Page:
Bach - Mendelssohn - Shostakovich: 3x6 Preludes An
Format: COMPACT DISC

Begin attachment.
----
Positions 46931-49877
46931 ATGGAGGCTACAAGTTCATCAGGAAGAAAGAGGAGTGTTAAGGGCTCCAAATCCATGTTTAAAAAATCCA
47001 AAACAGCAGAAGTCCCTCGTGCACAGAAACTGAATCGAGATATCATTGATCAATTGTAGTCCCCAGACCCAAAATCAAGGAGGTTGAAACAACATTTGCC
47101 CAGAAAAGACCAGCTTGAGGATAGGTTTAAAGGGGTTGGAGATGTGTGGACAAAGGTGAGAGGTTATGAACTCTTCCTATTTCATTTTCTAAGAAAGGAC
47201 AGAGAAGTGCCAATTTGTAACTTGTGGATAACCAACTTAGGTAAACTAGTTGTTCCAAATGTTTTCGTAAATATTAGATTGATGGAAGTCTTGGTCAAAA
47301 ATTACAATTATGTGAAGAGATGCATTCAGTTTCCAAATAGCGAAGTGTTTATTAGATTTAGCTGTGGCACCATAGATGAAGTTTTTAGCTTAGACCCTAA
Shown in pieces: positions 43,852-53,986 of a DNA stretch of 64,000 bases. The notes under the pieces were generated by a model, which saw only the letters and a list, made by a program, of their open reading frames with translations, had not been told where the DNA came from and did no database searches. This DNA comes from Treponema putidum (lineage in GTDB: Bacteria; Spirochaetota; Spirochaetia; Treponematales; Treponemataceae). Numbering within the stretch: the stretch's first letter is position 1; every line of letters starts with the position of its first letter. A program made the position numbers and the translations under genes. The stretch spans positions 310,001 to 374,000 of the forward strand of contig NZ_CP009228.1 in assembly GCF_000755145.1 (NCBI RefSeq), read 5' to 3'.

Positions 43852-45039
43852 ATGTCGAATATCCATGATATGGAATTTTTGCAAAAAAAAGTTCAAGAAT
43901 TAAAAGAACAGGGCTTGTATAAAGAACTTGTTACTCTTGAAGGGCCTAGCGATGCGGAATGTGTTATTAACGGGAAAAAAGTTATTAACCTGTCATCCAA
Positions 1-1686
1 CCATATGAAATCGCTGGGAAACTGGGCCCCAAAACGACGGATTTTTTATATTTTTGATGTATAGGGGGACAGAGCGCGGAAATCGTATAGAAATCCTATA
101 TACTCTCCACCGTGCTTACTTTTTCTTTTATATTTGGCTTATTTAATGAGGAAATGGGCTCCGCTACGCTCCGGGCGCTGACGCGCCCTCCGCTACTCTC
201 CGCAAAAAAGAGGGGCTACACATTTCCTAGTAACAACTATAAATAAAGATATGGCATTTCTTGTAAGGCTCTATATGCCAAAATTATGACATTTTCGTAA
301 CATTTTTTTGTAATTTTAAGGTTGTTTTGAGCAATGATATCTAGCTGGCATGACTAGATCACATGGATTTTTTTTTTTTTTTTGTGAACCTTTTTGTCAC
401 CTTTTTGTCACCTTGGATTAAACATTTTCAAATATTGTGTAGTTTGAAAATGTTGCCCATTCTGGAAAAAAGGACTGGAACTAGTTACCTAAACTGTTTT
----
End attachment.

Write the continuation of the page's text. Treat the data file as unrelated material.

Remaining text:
In the nineteenth century, and certainly in the twentieth, the fugue was already not so common as in the preceding centuries, and today composers choose this form even less often. Perhaps we need the fugue, precisely in these times, more than ever. In public discourse, the willingness to listen to each other is often minimal and it seems that presenting one's own unbending point of view is the primary goal. In a fugal conversation, each voice can present in peace its own version of the theme. After that the speakers may stay autonomous, but they listen to each other and they react respectfully to the statements of their fellow-speakers. The musical discussion, wherein the speaking time is fairly divided, can get quite heated, but, sometimes with a bit of effort, remains able to be followed by the listener. Conflicts, in the form of violent musical dissonance, are not shunned, and the parties in their eagerness sometimes don't let each other finish their sentences (the stretto). Should the voices not reach a harmonious conclusion, the musical discourse still never ends in a quarrel or worse yet, a divorce, but there follows at the very least a summing-up by all the involved parties: we agree to disagree. The fugue is above all an abstract form of music, but in addition, everyone is free to draw insights from the music of Bach and from the composers he inspired.